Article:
(January 18, 2021 at 7:34 pm)HappySkeptic Wrote: Imagine a state of mind

Yes, this is what I was thinking.
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#28
RE: The Trinity
(January 18, 2021 at 7:21 pm)Belacqua Wrote: The thing, the principles by which it operates, and the spirit of the thing, can't exist separately. And since they are not material objects with extension and location, we can't talk about them being separated and isolated from one another. They are more like ideal objects -- like numbers, for example, or the rules of logic -- which are everywhere and eternal without being physical. 

This seems to be treating the Persons of God as if they're [infinite] components of the [infinite] whole, like how body and spirit are components of a human being, rather than each being God.

This also raises the question for me as to why three and not more? Why not, say, have the Good be the fourth Person of God and therefore have something beyond just the Trinity? But that's probably another discussion.
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#29
RE: The Trinity
@Belacqua I thank you for the depth of explanation and I did find this useful to further conceptualize the ideas we're talking about. Like how Christ was fully logical. I've never heard it framed that way before. Nor have I heard the Holy Ghost described as anything other than a member of the godhead. So, it helps break it down for me but now, the language no longer resembles what I hear from Christians when describing it. But I guess in order to explain it, the language sort of has to change what we're referring to in order to make it fit.

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#30
RE: The Trinity
(January 18, 2021 at 8:37 pm)Grandizer Wrote: This seems to be treating the Persons of God as if they're [infinite] components of the [infinite] whole, like how body and spirit are components of a human being, rather than each being God.

Yes, this is the weak point in my understanding. I don't honestly know why the three are referred to as "persons" rather than as aspects or roles or something like that. Other than saying that a person is a "who" rather than a "what," I don't understand it.

Quote:This also raises the question for me as to why three and not more? Why not, say, have the Good be the fourth Person of God and therefore have something beyond just the Trinity? But that's probably another discussion.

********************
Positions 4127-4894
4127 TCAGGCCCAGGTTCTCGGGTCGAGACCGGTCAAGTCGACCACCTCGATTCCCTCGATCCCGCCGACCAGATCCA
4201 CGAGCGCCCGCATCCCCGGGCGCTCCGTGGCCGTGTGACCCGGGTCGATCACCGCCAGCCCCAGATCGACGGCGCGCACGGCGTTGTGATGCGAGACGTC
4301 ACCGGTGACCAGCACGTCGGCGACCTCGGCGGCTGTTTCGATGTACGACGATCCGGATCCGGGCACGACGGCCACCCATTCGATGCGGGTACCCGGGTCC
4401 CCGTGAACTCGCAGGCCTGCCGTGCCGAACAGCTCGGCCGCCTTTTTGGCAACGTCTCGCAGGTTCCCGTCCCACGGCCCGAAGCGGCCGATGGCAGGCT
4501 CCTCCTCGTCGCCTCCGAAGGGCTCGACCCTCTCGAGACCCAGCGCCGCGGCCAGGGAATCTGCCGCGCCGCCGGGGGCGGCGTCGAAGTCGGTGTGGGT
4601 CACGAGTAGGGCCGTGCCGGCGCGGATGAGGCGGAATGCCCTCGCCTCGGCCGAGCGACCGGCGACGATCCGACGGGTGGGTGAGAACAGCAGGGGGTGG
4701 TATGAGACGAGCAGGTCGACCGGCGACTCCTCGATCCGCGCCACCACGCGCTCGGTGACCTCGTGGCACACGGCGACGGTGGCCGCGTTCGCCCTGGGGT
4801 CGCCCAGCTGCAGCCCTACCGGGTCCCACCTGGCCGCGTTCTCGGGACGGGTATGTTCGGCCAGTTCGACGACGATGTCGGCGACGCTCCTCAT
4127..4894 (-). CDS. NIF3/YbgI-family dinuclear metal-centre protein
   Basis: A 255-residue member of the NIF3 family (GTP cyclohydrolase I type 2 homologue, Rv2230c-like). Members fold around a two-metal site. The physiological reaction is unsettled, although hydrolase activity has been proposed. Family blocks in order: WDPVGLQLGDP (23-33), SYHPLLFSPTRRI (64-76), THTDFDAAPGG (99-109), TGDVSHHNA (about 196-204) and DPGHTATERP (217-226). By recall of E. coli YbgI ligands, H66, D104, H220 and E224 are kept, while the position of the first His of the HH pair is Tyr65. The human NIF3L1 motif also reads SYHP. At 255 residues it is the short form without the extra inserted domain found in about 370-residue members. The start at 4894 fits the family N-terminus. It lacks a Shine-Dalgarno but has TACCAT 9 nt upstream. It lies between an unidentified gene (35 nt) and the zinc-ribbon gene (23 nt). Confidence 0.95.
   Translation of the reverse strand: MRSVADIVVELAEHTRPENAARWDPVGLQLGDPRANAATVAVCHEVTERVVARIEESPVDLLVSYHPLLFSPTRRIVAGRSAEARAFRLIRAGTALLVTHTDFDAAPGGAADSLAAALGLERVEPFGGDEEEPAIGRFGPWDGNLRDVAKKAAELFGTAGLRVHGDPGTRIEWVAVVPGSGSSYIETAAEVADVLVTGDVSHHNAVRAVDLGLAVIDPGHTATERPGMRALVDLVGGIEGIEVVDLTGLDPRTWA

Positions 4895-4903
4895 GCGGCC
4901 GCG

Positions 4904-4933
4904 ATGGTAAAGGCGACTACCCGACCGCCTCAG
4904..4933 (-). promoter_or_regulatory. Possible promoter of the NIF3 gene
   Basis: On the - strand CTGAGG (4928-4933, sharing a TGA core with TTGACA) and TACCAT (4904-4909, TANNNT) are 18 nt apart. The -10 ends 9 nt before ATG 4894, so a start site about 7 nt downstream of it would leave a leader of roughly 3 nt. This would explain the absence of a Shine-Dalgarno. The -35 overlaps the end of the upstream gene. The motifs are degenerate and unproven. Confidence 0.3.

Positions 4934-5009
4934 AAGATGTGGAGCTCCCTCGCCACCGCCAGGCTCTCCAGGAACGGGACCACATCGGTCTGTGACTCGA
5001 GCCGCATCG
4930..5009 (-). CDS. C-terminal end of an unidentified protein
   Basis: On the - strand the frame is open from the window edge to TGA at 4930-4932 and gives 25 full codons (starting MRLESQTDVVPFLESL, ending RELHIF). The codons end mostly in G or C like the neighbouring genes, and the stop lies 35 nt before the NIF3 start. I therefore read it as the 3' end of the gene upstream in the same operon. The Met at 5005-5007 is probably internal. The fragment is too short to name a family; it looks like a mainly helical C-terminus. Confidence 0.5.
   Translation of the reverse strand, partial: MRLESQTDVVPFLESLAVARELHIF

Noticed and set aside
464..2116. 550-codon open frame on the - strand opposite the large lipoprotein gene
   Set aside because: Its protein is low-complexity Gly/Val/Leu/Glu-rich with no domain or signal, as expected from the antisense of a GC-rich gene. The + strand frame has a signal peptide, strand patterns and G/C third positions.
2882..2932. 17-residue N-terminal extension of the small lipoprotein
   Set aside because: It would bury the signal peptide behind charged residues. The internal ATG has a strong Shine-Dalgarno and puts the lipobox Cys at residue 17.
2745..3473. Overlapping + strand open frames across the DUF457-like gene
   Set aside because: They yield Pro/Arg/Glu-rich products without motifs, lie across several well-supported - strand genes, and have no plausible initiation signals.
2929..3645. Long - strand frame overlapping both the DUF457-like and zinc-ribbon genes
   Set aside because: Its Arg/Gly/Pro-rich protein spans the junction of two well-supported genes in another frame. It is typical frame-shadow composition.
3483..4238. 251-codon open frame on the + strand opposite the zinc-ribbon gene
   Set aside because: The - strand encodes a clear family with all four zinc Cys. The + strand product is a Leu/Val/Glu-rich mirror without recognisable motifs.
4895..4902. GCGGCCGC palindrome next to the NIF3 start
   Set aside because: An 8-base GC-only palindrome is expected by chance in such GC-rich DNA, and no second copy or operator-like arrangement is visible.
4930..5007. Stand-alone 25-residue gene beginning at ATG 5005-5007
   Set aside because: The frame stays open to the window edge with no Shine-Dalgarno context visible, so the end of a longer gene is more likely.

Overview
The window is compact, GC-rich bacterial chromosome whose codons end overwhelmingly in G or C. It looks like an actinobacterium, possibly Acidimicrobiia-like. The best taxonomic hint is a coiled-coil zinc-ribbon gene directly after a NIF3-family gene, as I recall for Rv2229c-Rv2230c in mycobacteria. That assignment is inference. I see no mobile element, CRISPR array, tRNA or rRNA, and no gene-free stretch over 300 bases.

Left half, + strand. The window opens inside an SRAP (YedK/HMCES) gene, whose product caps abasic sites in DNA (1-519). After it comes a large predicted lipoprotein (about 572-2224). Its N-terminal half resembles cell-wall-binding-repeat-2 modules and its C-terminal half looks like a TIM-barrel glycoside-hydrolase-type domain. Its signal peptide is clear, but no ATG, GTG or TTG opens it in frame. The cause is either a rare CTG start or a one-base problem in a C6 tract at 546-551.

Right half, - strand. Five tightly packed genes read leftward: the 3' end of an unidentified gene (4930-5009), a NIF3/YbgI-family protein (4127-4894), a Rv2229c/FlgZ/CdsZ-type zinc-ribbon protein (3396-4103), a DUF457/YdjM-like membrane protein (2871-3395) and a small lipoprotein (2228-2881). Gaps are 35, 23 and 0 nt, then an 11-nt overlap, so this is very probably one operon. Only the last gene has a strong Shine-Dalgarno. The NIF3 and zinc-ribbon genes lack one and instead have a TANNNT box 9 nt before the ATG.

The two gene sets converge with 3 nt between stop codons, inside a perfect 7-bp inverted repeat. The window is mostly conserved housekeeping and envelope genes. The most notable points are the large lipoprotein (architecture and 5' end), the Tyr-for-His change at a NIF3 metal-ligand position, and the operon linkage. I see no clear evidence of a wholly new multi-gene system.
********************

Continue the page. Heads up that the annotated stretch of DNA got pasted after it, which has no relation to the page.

I'll take a guess on this one. 

I think it's because many of the terms are different names for the same thing. So God is Being, which is one name for him. He's also the Good, which is another name for the same thing. (How all of these things end up being only one big thing in the end is also a big discussion.) 

Or strictly speaking, to differentiate terms like "good" from what we think of as their meaning in this world, Dionysius uses the term "over-good," "over-being," etc. 

I suspect that the reason human beings need these different terms is just good old Neoplatonic limited perception. Since we are embodied and live in division, whereas God is one, we are not currently able to see all the different names as being the single thing they are. So while the trinity is three-in-one, the names are many, yet merely different labels for the same thing.

Or I may be wrong.

(January 18, 2021 at 9:24 pm)Five Wrote: @Belacqua I thank you for the depth of explanation

It's my pleasure! Thank you for your kind reply! 

You're right that most Christians don't do a very good job of explaining this, I think. There is a sort of rank-and-file Christianity which seems to be satisfied with very fuzzy ideas. These days it takes some effort to work out the serious careful theology, which has been so important to smart people over the centuries.